San Diego homeowners are the least likely to sell homes at loss in the nation: study

San Diego homeowners are the least likely to sell homes at loss in the nation: study

SAN DIEGO — Homeowners in San Diego are the least likely sellers in the country to lose money if they put their house on the market, according to a new study.

The study, which was conducted by the real estate company Redfin, analyzed real estate data from 50 of the most populous metro areas in the U.S. to get a sense of current market trends.

San Diego had the lowest share of homes sold at a loss — only 1.1%, the study found — over a three-month period that ended in July 2023. Nationwide, the share of homes sold for less money than they were purchased was around 3%.

Homeowners in Boston, Providence and Kansas City came close behind San Diego, according to Redfin — all reporting a share of sales that came under the seller’s original purchase price of about 1.2%.

For San Diego homeowners that did sell for a loss, the study found that the average difference between what they paid and the price it was sold at was roughly $66,500.

Of the 50 metro areas analyzed, San Francisco had the highest share of homes sold at a loss, coming in at roughly 12.3%. According to the study, that equates to about one in eight residents who sold their homes during the three-month time period.

Detroit (6.9%), Chicago (6.5%), New York (5.9%) and Cleveland (5.8%) rounded out the top five metros with the highest share of homes sold for less than they were purchased.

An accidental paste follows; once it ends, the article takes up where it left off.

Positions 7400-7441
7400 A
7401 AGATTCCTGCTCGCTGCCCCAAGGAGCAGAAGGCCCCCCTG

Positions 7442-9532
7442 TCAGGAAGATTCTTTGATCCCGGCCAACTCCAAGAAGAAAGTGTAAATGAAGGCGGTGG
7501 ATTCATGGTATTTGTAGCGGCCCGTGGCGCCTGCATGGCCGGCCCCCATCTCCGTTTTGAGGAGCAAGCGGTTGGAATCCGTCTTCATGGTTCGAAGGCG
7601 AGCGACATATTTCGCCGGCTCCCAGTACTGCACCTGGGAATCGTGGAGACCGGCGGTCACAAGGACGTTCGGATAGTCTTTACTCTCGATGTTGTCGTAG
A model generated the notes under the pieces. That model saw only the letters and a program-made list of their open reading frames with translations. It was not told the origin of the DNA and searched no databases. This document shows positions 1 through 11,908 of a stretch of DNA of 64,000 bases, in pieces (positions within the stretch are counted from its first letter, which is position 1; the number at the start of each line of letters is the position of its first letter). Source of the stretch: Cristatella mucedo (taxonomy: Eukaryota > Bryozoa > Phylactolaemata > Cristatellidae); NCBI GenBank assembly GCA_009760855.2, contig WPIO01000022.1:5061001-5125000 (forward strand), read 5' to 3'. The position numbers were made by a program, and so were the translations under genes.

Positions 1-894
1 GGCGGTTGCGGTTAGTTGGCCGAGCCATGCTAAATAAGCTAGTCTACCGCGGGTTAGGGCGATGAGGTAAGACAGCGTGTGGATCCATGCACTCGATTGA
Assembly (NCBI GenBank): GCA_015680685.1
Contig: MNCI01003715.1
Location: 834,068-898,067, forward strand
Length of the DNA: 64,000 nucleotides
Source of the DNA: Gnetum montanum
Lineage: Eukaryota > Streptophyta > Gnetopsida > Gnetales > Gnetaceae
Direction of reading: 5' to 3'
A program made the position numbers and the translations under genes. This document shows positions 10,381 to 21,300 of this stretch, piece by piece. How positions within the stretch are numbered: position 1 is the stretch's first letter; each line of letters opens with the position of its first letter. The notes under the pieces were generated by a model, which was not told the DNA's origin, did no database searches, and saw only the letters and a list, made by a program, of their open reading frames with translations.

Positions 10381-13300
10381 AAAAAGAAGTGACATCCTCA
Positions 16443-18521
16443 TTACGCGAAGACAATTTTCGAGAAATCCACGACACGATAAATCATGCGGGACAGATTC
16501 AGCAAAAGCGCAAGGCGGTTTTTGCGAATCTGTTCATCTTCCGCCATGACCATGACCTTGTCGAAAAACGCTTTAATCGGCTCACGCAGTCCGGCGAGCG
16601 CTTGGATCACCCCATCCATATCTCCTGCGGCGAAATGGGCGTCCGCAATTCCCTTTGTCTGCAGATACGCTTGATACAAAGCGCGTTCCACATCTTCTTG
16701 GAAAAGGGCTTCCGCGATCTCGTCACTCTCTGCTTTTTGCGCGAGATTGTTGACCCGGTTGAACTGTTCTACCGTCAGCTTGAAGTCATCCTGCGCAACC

The typical homeowners in San Francisco who took a loss on the sale of their home saw about a $100,000 difference between the what they originally paid and what it ultimately went for.

According to the study, this trend was driven by outsized home-price declines, because of its position as the most expensive real estate in the country. With these higher housing costs, it had much more room to come down.

San Francisco was also one of the first markets to see prices sink when high mortgage rates triggered a slowdown in the housing market, Redfin said. By April 2023, the average home price in the metro area fell by a record 13.3% between years — a change that was more than triple the nationwide drop of about 4.2%.

Despite this change in the housing market, the vast majority of homeowners in the U.S. are still reaping gains on real estate sales — even those in San Francisco.


About 97% of homeowners nationwide sold for a profit between May and July, according to Redfin, with the typical home going for about 78.4%, or $203,232, more than the seller bought it for.

In San Francisco, the typical home sold in that metro went for about 70%, or $625,500, more than its previous price. Meanwhile, homeowners in San Diego have seen an average capital gain on home sales of about 88.9%, or $400,000.

“Today’s home sellers are making money despite an ongoing housing downturn in part because a scarcity of homes for sale is fueling bidding wars and propping up home values,” Redfin researchers wrote in the study. “Most people who bought when home prices peaked would lose money if they sold now, so they’re not selling.”

“Right now, it actually might be a good idea to get your foot in the door, literally," Realtor Destiny Roxas told NBC 7. "I say that because many sellers are aware of what’s happening in the market, they know that interest rates are high so therefore some of them are willing to give concessions to help incentivize buyers."

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